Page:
Bug Tracking 

I'm now using FogBugz. 

Before releasing a public beta of Opal, I wanted to have a bug tracking system in place, so users would be able to file bugs. I wanted something that would run on Mac OS X, ideally with a custom client.

In the late 1990s, I really liked Seapine's TestTrack. It had a great client, and even though you had to connect to a fileserver to access the bugbase, it was far better than any other solution I'd used (such as elementool).

Sadly, there don't seem to be Mac clients any more — everyone assumes web access is OK. So besides TestTrack Pro, I looked at FogBugz (designed by Joel Spolsky of Joel On Software fame).

One factor that swayed me: FogBugz costs $129 for me and one other user (since the first admin account is free). TestTrack would be $295 plus a maintenance contract, and any other user would have only web access (whatever that means, since all Mac OS X users have to use a browser).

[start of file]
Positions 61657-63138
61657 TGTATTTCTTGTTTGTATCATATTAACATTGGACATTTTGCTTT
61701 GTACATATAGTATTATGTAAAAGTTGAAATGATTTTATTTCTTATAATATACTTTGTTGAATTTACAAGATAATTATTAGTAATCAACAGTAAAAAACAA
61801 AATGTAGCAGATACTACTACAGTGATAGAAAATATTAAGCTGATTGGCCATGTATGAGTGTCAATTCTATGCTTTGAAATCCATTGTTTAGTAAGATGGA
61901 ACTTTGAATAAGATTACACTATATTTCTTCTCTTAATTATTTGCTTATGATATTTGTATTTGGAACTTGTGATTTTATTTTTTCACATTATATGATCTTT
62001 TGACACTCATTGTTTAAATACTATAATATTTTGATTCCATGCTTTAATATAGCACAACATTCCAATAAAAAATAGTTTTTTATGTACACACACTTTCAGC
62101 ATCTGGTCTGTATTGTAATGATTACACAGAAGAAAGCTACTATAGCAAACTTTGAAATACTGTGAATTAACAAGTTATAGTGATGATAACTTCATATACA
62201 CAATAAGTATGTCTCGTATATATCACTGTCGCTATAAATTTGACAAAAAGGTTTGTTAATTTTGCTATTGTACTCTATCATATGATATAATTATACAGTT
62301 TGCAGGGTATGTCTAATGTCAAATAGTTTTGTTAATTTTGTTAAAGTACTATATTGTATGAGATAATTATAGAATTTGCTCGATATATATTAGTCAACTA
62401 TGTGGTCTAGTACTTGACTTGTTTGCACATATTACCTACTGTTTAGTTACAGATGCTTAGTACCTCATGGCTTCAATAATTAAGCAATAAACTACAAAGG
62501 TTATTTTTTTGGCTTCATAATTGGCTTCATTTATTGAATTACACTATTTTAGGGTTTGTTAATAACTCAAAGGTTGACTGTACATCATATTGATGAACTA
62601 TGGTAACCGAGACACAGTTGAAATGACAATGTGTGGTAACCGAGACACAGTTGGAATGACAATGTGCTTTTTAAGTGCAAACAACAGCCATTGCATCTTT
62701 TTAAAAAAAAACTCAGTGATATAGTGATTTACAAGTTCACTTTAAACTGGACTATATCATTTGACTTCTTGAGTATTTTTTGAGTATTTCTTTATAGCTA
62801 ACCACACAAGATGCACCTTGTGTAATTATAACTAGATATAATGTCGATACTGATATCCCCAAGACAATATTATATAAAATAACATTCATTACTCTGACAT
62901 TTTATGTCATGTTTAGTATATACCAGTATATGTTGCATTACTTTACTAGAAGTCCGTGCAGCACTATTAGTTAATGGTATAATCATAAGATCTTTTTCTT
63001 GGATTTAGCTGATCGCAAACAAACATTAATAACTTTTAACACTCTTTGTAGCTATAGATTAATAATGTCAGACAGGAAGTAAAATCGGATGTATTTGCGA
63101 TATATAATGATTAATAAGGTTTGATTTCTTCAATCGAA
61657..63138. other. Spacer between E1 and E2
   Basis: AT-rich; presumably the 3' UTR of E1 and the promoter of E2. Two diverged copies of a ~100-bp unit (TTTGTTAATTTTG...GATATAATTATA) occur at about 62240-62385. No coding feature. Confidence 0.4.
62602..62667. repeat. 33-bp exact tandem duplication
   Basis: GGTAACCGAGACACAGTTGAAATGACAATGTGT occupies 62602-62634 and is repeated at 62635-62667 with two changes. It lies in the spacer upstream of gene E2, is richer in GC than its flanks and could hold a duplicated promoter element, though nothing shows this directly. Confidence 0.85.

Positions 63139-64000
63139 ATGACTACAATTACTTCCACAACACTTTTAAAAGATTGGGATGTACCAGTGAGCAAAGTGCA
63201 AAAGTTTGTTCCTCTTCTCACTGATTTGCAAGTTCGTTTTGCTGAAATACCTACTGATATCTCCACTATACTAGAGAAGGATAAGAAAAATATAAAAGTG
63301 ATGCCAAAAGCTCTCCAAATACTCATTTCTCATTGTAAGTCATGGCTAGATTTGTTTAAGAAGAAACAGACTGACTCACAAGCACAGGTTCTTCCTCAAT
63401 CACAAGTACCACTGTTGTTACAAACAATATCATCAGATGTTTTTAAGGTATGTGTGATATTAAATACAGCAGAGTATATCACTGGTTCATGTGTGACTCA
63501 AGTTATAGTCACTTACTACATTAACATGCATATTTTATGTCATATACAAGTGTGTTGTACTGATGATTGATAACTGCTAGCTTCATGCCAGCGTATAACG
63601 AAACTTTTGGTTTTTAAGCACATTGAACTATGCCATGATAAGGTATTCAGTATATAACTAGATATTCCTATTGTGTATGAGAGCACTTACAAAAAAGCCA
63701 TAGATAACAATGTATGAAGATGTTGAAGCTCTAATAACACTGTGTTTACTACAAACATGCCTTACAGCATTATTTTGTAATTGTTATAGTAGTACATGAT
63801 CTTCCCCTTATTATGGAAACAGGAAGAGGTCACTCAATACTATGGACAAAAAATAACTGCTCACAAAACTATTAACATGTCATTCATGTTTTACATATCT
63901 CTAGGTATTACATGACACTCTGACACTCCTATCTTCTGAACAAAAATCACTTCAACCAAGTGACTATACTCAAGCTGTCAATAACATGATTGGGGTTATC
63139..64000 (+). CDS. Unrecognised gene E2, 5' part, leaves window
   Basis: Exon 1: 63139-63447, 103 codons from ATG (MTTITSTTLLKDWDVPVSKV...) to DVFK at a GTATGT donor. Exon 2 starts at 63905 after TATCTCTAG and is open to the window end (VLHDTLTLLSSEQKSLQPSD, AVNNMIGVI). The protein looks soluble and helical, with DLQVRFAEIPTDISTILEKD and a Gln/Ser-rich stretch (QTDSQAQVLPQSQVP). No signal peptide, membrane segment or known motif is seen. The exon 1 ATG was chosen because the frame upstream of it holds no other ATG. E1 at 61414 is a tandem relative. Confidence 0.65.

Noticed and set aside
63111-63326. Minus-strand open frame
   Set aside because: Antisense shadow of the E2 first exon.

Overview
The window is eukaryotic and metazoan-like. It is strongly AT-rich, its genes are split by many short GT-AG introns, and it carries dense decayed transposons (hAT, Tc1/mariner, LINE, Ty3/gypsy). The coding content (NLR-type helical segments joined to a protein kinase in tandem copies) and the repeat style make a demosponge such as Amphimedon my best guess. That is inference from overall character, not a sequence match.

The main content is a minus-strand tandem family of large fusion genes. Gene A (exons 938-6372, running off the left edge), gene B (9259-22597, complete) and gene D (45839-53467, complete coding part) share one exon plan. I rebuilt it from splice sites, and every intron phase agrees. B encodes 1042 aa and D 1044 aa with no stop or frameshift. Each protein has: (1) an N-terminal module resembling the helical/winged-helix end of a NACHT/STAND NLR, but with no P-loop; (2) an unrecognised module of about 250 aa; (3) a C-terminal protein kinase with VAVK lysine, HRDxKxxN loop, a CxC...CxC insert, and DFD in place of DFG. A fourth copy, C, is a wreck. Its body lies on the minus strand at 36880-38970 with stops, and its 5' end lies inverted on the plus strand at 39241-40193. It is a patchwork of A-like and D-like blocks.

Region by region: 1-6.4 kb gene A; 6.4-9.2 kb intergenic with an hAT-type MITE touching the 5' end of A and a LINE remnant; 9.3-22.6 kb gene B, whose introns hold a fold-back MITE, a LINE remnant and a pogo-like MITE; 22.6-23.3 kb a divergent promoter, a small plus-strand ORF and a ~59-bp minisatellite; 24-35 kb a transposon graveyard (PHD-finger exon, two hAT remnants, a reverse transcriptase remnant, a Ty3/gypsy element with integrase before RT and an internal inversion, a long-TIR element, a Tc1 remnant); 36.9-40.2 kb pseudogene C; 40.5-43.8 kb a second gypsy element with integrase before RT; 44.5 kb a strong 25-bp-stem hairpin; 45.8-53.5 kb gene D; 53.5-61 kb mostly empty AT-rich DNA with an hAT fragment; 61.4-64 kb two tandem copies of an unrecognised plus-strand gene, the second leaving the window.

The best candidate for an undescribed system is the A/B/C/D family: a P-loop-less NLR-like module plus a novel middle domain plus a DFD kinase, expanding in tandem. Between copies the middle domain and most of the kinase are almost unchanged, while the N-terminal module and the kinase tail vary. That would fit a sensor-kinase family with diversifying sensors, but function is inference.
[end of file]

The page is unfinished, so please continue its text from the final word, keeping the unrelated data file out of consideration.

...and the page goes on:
I'd tried TestTrack Pro several years ago (but didn't have a pressing need, so I didn't buy it). This time I gave FogBugz a try, and discovered that their web interface was more usable than others I'd tried. The browser interface actually had resizable columns, and the lists were highly configurable. FogBugz provided discussions forums (which I didn't have, but thought would be useful). I also liked how it handled e-mail bug reporting. So I took the plunge.

While it does indeed run on Mac OS X 10.3, setting up the infrastructure was a pain. I had to download and install MySQL. Then I had to figure out how to configure it — not at all obvious from Fog Creek's instructions. Then I needed to install some more software to speed up PHP.

FogBugz is still a little slow, and some of its assumptions (such as wanting all tasks to have estimates) annoy me. But basically it seems to be working pretty well. If you already know how to configure Apache and MySQL, it should be a no-brainer. 

Posted: Sat - July 8, 2006 at 12:54 PM